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Einstein As Jew and German: Issues Statement Explaining His Position in Reply to Antisemitic Attacks

September 12, 1931
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The antisemitic papers in Germany have for months been conducting an agitation against Professor Einstein, on account of an article announced as his, which appeared in the London “Sunday Express” on May 24th., from which they quote phrases tending to suggest that Professor Einstein does not regard himself as a German citizen, but solely as of Jewish nationality. “Einstein is no German citizen”, the papers proclaim in big headings.

Professor Einstein, whose attention has only just been drawn to the matter, has authorised the Central Union of German Citizens of Jewish Faith to issue a statement that the cuttings which have been shown to him from these papers point to the article in question not being based on anything that he said while he was in England last summer, but on a letter which he had written about eleven years ago, without any thought of publication.

The article in question, which appeared at the time that Professor Einstein was in residence at Oxford University as Rhodes Memorial Lecturer, quoted Professor Einstein as saying:

“When I come across the phrase ‘German Citizen of the Jewish persuasion’, I cannot avoid a melancholy smile. What is this ‘Jewish persuasion’?. Is there then a kind of non-persuasion by virtue of which one ceases to be a Jew? There is not. What the description really means is that our beaux esprits are proclaiming two things: First, I wish to have nothing to do with my poor (East European) Jewish brethren; second, I wish to be regarded not as a son of my people, but only as a member of a religious community. Is this honest? Can an ‘Aryan’ respect such dissemblers? I am not a German citizen, nor is there any thing about me that can be described as ‘ Jewish persuasion’. But I am a Jew, and I am glad to belong to the Jewish people, though I do not regard it as ‘chosen’. I am a national Jew in the sense that I demand the preservation of the Jewish nationality, as of every other. I look upon Jewish nationality as a fact, and I think that every Jew ought to come to definite conclusions on Jewish questions on the basis of this fact. I regard the growth of Jewish self-assertion as being in the interests of non-Jews as well as of Jews.


The authorised Einstein biography, which was published recently, written by Anton Reiser, of whom Professor Einstein in his foreword says, “the author of this book is one who knows me intimately, in my endeavour, thoughts, beliefs in bedroom slippers”, describes his views on Jewish nationalism and German citizenship in the following way: “Einstein sees himself as a European, closely related to German culture. But he is a Jew, nevertheless, and realises that the nineteenth-century formula of a ‘German citizen of Jewish faith’ does not correctly represent the condition of the Jewis, even in times of peace and in democratically governed states, has helped to maintain and renew the Jewish community. At the end of the Great War and amidst the destruction which threatened the existence of the German state, this pressure increased tremendously, and resulted in a Jewish renaissance such as had not happened in centuries. The colonisation of Palestine is a symbol of this renaissance, and at the same time an example of a new self-sacrificing Jewish life. Yet Einstein has never desired a Jewish state, never desired the concentration of the Jewish people in Palestine, nor the abandonment of their old homes in Europe and America. The colonisation of Palestine has a totally different meaning for him: ‘Palestine will be a cultural centre for all Jews, a refuge for those most oppressed, a field of activity for the best among us, a unifying ideal and a source of spiritual health for the Jews of the entire world’. These words express anything but Jewish nationalism Among the many suspicions and aspersions that have been cast upon Einstein, this is the most ridiculous. His attitude is purely social. He sees the suffering of the Jews, he sees the ever-renewed tragic fate of a community which, in spite of all formal advances in their political condition, and in spite of all productive work for European culture, is hated, attacked and despised. He sees only two necessities: recognition and aid. The reconstruction of Palestine and the fostering of Jewish union outside of Palestine are for him means of social help and at the same time educational measures, which promise a more noble future. But Einstein is also deeply concerned in the fate of Europe and Germany”.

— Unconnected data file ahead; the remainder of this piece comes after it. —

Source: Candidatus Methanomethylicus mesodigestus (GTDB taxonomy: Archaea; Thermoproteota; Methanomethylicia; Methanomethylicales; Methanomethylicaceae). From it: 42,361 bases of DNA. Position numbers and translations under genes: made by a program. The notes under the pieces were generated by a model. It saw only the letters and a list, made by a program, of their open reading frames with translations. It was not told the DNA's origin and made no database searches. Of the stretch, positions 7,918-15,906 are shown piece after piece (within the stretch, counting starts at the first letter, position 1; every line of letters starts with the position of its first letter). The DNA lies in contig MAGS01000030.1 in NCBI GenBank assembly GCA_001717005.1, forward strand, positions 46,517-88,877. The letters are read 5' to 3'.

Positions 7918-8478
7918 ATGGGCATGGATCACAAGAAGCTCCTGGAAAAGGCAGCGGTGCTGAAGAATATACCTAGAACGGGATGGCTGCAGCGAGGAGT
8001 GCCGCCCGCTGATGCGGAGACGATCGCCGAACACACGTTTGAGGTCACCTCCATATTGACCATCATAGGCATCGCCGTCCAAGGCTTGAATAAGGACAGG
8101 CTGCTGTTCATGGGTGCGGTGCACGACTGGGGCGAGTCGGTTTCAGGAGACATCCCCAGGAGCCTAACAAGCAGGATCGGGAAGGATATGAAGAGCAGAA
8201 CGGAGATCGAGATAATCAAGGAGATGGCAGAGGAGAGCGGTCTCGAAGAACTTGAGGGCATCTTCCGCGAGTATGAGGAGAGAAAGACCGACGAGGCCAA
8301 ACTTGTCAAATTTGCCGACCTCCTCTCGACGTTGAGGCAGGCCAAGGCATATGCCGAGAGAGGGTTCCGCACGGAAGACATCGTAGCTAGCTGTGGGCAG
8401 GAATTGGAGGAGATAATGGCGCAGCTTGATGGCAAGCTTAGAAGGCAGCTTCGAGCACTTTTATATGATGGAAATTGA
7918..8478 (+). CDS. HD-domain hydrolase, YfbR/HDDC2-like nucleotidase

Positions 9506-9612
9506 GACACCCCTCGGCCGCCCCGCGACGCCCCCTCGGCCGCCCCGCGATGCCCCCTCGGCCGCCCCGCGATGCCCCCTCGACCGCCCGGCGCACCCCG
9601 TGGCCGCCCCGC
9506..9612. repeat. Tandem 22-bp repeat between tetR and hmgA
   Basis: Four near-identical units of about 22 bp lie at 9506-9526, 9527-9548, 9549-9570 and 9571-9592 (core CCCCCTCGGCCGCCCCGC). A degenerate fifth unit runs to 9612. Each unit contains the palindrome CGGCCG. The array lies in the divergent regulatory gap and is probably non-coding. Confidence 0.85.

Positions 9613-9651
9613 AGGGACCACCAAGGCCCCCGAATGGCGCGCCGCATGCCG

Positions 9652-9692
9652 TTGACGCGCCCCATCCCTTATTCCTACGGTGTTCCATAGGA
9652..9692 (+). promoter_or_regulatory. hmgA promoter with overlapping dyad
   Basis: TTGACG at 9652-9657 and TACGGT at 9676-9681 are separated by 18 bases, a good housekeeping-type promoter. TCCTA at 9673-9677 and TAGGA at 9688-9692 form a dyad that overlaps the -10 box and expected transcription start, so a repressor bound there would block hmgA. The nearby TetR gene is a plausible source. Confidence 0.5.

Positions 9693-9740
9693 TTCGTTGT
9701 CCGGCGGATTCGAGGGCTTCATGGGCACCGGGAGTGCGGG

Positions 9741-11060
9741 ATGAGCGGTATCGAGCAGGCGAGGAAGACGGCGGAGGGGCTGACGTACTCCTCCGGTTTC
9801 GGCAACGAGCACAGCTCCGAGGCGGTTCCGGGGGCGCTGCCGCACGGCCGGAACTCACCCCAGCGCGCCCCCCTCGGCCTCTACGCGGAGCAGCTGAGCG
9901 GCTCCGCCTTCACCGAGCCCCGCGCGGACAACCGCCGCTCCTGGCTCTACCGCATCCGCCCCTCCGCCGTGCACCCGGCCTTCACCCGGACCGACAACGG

To be attacked by antisemites is no new experience for Professor Einstoin. When he went to America last year to do research work at the Mount Wilson Observatory, the chief Hitlerist organ, the “Voelkischer Beobachter” welcomed his departure, and added: “All we have to say about it is that we hope he will never come back to Germany”.

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